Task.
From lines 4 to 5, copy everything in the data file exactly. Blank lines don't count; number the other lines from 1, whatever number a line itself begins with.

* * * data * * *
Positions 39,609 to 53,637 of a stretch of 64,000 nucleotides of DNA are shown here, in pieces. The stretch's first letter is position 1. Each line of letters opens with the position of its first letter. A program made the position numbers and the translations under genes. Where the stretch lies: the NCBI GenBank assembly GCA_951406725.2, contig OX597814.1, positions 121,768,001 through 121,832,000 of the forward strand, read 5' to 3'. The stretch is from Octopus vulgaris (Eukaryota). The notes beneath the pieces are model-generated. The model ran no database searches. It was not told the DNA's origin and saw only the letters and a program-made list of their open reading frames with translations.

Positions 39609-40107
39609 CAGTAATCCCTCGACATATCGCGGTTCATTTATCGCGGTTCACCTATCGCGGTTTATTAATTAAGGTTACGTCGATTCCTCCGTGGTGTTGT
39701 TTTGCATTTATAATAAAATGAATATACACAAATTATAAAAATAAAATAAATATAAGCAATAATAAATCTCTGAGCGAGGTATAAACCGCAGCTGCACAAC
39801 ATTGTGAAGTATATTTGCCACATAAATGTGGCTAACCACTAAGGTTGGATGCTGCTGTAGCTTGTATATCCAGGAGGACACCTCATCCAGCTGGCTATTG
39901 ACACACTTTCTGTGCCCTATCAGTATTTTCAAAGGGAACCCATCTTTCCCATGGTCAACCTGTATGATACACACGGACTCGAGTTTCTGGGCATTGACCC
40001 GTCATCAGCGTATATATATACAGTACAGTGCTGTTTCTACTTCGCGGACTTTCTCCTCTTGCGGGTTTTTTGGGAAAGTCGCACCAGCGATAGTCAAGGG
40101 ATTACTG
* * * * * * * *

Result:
39701 TTTGCATTTATAATAAAATGAATATACACAAATTATAAAAATAAAATAAATATAAGCAATAATAAATCTCTGAGCGAGGTATAAACCGCAGCTGCACAAC
39801 ATTGTGAAGTATATTTGCCACATAAATGTGGCTAACCACTAAGGTTGGATGCTGCTGTAGCTTGTATATCCAGGAGGACACCTCATCCAGCTGGCTATTG